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Sep 28, 2017

Rocky Mountain Institute Works Toward Scalable Net-Zero Multifamily Retrofits

EnergieSprong house

Retrofit in Arnhem, Netherlands. / Photo courtesy of EnergieSprong

The Rocky Mountain Institute (RMI) is leveraging a grant from the U.S. Department of Energy’s (DOE) Building America program to launch “Realize,” a project designed to bring speedy and scalable net-zero retrofits to American multi-family homes.

The Rocky Mountain Institute is a nonprofit think- and do-tank focused on transitioning the American economy away from fossil fuels using market-based solutions. Noting that residential buildings account for 20% of U.S. primary energy consumption, Realize is RMI’s effort to bring an energy-efficient housing solution to the U.S. economy.

Realize is based closely on EnergieSprong, a company that created a panelized retro-fit system in the Netherlands. A system of ultra-tight envelope panels are attached to a building’s existing facade, then a new, panelized roof with built-in solar is added on top. The retrofit can be applied in less than 10 days with minimal tenant disruption.

EnergieSprong has conducted about 2,000 net-zero retrofits in the last three years, but they have also negotiated contracts between housing associations and retrofit suppliers for nearly 110,000 housing units. The solution is also financeable through the energy savings it produces.

“We think what's really compelling about what their doing is their business model and their approach to organizing the market,” says Martha Campbell, a manager at RMI. “You're getting a net-zero energy retrofit, it's financeable through the energy savings, it includes some form of a performance warranty or an energy plan, and it's attractive.”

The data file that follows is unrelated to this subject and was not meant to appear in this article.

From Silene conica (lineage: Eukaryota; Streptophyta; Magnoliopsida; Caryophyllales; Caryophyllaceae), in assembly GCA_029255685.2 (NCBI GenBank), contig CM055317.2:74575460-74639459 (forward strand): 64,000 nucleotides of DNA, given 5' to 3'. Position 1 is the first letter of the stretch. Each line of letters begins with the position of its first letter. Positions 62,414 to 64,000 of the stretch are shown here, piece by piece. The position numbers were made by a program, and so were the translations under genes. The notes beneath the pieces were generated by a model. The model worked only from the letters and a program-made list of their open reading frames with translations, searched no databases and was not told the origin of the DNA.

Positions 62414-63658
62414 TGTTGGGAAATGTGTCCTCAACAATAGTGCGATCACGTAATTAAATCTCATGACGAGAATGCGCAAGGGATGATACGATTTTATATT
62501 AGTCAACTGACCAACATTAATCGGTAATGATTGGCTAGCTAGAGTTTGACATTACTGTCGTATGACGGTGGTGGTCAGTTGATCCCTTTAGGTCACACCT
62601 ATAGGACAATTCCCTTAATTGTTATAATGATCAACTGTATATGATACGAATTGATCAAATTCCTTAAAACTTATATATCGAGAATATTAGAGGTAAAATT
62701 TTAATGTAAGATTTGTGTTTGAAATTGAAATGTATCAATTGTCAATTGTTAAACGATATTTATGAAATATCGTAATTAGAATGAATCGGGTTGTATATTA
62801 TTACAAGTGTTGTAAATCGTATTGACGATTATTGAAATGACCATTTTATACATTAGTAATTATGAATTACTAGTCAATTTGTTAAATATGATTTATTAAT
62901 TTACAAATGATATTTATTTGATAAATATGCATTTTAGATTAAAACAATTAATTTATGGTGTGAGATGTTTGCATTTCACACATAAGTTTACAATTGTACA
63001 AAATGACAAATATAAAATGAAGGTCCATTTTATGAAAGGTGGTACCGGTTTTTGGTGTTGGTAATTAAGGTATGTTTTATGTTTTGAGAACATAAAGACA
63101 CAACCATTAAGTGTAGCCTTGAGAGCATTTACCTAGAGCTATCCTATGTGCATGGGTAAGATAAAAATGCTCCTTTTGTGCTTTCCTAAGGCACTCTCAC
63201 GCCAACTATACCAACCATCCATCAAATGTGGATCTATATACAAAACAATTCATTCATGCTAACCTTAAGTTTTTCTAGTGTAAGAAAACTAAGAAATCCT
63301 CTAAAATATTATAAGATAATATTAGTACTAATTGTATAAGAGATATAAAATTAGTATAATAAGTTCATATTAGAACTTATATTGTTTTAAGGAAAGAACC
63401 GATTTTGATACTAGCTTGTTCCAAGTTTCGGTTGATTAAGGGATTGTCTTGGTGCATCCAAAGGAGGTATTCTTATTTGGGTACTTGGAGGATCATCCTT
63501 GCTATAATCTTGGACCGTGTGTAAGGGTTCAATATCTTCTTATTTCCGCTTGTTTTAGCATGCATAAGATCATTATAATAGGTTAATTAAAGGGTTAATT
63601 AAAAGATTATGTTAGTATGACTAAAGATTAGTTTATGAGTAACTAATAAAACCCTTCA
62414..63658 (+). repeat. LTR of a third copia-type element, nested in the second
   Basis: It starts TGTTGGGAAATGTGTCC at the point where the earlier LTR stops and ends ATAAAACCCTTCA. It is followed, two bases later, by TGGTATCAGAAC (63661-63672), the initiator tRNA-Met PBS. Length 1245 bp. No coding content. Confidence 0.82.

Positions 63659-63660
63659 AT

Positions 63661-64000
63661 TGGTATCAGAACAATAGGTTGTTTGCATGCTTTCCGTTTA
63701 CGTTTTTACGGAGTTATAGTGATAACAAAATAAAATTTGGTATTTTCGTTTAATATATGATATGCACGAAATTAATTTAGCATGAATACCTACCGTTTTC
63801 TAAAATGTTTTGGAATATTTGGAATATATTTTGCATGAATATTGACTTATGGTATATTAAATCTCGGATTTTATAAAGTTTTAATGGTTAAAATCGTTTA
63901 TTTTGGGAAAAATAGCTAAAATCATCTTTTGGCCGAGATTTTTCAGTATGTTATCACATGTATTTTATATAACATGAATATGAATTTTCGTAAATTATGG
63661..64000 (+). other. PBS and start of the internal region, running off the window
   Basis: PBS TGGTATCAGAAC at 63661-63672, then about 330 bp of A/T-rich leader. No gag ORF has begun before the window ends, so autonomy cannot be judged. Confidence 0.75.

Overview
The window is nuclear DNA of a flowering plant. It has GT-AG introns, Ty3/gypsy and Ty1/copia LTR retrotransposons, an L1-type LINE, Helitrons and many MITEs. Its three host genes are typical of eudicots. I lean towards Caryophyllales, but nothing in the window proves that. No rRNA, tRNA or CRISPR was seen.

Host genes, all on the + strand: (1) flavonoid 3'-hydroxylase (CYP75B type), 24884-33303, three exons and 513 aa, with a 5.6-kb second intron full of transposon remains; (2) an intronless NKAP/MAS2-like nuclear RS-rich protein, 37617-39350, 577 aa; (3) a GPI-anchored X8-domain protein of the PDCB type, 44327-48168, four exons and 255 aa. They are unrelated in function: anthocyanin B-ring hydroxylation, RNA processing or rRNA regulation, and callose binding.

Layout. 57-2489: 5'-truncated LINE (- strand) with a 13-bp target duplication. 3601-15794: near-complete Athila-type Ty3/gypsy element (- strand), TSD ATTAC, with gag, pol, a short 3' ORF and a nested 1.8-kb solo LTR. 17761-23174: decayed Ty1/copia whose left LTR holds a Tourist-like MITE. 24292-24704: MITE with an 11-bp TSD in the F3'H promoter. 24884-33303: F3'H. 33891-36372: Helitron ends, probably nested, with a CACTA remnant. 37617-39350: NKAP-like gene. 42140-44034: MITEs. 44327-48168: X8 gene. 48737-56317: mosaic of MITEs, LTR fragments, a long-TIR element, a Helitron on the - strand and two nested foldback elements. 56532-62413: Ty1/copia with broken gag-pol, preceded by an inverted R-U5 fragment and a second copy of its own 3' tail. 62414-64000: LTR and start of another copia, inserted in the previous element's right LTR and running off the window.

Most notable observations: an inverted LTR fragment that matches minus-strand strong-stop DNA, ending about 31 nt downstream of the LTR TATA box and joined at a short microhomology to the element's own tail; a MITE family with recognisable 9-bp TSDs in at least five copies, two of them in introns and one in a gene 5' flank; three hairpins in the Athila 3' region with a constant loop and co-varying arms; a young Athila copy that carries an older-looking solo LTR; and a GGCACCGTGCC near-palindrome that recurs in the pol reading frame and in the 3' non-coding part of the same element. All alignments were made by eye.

With support from EnergieSprong, the Passive House Institute U.S., the Net Zero Energy Coalition, and other partners, RMI will use Realize to bring this system to the U.S. The organization plans to use its DOE grant to help design and study a demonstration project, showing one iteration of how this technology could work in the U.S. Then, Campbell says, they hope their project will encourage innovative builders, remodelers, and manufacturers to pursue similar technologies.

“The demonstration will say, ‘Here is one solution, here is what we learned from this process, and here are a few ... guidelines for how we went about the design process,’” Campbell explains. “Now let's put it out to the market and see how many different permutations of a solution you can get. That will allow for that kind of flexibility that we all enjoy as consumers.”

The project will kick off in January 2018, and Campbell hopes that the construction will be completed by mid-2020. The RMI team will select a pilot site and then support the contracted developer with design, planning, analysis, and financing. They will then share their insights and guidance with the greater building and energy communities.

For more information or to get involved, visit RMI’s website.